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Archive Report: Allied Forces

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502 Sqn, RAuxAF
31.07.1948 502 (Ulster) RAuxAF, Squadron Mosquito T.III TV982, Plt II. Josiah Campbell

Operation: Return to Base

Date: 31st July 1948 (Saturday)

Unit: 502 (Ulster) Squadron, RAuxAF

Type: Mosquito T.III

Serial: TV982

Code: RAC:?

Base: RAF Aldergrove, County Antrim, Ireland

Location: Cwm Llan, on the south side of Snowdon

Pilot: Pilot II. Josiah Campbell 2681060 RAuxAF Age 25. Killed

Passenger: Cpl. Charles Edward Walker 966676 RAFVR Age 28. Killed

Above: Cpl. Walker (Courtesy of Simon Downe)

The chevrons on his right sleeve are "Service Chevrons". They are embroidered red on an RAF blue background, worn on the lower right sleeve of the service dress jacket and battledress blouse. One for each year of service, after 3rd September 1939, up to a maximum of six.


On the 16th July 1948 an advanced party from 502 (Ulster) Squadron Royal Auxiliary Air Force (RAuxAF) of one Oxford and three Mosquitos took off from RAF Aldergrove fin Ireland or their annual summer camp at RAF Horsham St. Faith in Norwich. The main party left by road the next day and arrived on the 18th July followed by a rear party. Additionally three Oxfords and six Mosquitos were flown to RAF Horsham St. Faith to complete the detachment.

At the end of the two week detachment the contingent of men and aircraft returned to RAF Aldergrove commencing on the 29th July with the aircraft returning on the 31st July and the 1st of August 1948.

Mosquito T.III TV982, flown by Plt II. (equates to Fg Off) Campbell with Cpl. Walker as a passenger, took off from RAF Horsham St. Faith on the 31st July and set course for RAF Aldergrove. The aircraft failed to arrive.

A Court of Enquiry into the crash was held on the 9th August 1948 at Llanbdr in Wales.

It was estimated that the aircraft was flying at around 4,500 feet, which would have been a relatively safe height had it not been for the appalling weather conditions. At around 14:25 hrs the aircraft entered the thick black cloud that was lurking over Snowdonia. Almost five minutes had elapsed when a terrific burst of lightning struck the aircraft and parts of it flew off as the wooden structure began to fall from the sky.

The aircraft had broken up in the cloud and had fallen to earth in pieces into a hollow around 1,000 feet from the 3,500-foot peak, hitting the south side of the mountain in a ball of flame killing both airmen instantly.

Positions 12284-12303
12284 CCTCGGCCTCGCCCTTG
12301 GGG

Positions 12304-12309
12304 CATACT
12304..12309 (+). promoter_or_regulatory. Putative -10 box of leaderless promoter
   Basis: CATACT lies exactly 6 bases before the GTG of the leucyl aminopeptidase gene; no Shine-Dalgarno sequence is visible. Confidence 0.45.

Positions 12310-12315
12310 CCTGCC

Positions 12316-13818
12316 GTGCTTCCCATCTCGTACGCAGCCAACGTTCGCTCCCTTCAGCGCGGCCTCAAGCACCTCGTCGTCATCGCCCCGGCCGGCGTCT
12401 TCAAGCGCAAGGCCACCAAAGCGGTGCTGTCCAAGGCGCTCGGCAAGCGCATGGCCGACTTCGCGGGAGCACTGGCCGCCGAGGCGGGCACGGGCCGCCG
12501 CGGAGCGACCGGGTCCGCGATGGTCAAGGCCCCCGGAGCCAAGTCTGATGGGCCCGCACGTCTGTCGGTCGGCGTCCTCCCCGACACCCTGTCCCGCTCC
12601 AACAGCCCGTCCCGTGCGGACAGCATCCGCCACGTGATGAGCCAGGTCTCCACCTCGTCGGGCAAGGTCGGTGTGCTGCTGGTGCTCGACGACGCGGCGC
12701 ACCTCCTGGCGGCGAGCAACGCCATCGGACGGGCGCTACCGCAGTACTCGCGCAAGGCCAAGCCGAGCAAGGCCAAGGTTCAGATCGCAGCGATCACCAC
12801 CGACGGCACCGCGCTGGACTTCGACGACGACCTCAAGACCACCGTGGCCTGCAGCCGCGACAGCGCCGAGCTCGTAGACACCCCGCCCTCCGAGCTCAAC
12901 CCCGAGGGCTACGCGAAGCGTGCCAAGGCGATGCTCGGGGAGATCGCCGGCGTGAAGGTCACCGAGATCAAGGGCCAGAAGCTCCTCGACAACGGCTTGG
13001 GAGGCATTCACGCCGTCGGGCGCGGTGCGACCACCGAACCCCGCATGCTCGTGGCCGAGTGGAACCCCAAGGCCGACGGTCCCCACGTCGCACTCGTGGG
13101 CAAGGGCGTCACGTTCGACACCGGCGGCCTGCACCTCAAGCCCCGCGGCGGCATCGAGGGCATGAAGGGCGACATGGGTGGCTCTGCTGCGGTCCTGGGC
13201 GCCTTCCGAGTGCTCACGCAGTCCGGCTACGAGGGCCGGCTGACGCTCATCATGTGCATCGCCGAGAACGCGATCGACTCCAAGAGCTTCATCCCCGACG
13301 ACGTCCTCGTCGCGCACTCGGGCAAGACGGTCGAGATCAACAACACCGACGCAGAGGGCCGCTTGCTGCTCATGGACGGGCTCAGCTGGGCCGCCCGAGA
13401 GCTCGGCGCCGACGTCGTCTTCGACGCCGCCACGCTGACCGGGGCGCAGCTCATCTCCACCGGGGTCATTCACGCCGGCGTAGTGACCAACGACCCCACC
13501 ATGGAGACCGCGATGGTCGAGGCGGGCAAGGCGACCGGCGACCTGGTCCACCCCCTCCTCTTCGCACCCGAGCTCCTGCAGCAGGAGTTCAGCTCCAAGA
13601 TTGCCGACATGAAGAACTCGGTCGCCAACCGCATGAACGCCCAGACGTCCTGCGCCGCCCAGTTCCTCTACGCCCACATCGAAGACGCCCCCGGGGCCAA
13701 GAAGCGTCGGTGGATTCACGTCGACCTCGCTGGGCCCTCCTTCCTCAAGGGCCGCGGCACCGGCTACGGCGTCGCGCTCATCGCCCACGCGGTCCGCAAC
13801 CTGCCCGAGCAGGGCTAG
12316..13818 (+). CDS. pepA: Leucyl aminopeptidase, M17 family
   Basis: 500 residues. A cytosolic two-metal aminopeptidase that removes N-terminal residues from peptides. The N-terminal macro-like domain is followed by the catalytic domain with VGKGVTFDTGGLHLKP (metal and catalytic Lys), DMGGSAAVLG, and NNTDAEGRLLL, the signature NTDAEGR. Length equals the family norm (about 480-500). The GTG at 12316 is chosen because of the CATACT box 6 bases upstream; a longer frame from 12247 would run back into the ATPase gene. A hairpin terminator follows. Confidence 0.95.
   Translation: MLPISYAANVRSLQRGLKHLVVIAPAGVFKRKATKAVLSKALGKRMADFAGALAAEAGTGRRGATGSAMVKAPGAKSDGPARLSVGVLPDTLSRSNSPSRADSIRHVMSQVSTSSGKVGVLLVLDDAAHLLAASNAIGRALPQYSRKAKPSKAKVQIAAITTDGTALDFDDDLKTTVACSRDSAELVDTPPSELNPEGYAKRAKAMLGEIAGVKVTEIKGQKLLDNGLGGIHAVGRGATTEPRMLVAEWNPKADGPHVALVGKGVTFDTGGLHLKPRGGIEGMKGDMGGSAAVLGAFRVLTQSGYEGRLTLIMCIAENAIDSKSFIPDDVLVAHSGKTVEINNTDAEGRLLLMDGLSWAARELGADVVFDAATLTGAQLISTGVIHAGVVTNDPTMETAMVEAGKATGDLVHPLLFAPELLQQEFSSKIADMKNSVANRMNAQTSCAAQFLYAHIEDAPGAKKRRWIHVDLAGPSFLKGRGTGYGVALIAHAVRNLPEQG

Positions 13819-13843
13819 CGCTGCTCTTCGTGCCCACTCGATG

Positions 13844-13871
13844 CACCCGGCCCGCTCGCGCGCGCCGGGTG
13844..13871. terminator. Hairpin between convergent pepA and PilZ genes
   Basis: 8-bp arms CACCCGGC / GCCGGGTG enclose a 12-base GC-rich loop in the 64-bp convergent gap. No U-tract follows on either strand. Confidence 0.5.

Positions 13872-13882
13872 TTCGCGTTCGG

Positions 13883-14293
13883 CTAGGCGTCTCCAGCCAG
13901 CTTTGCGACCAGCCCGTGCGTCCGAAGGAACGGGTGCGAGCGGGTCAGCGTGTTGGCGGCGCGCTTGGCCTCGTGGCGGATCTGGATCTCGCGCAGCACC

The explosion was heard by many climbers and fell walkers, including a Mr. Paul Orkney Work, owner of the Hospice and Climbers resort, Sygun Fawr, who, on hearing the explosion, fixed the location of the crash by sound and set off on his motorcycle up the Sir Watkin Path as far as he could go. He then left his machine to continue on foot through driving rain and hail. On his way to the scene of the crash he was joined by others who had been on Snowdon at the time of the accident.

A search party was organised and the group scoured the moorland for almost an hour before a shout from one of the party brought the search to an end. Both the crew were found dead. One of the climbers on the mountain, Miss Muriel Rushworth of Shrewsbury, said, “I saw parts of the plane break off as it dived down into the thick clouds which surrounded the summit.”

Wreckage of the Mosquito which still remain at the crash site (Courtesy of Simon Downe)

Shattered Merlin (Courtesy of Simon Downe)

An RAF Mountain Rescue team from Llanbedr arrived at the crash site in the early evening and found the two crew lying fifteen yards apart at a place known locally as Cwm Llan. They were loaded onto stretchers and brought down down to Portmadoc by late Saturday night through treacherous and hail and over hazardous mountain slopes.

Burial details:

Plt II. Josiah Campbell. He was buried on the 4th August 1948 in the Belfast City Cemetery, Glenalina Extension E1 96. He was living at 24 Woodvale Parade, Belfast, Ireland.

The following information has not been corroborated: He was possibly born in Milngavie, Scotland circa 1925. Believed to be the husband of Jane (née Martin) Campbell of Belfast, Ireland.

Cpl. Charles Edward Walker. He was buried on the 4th August 1948 in the Christ Church Cemetery, Londonderry, Ireland

The following information has not been corroborated: Possibly born on the 5th January 1920 in Rathdrum, Ireland.

Researched by Ralph Snape from Aircrew Remembered and Simon Downe, on behalf of Cpl. Walker’s family, and dedicated to the relatives of the crew.

RS 26.01.2022 - Initial Upload

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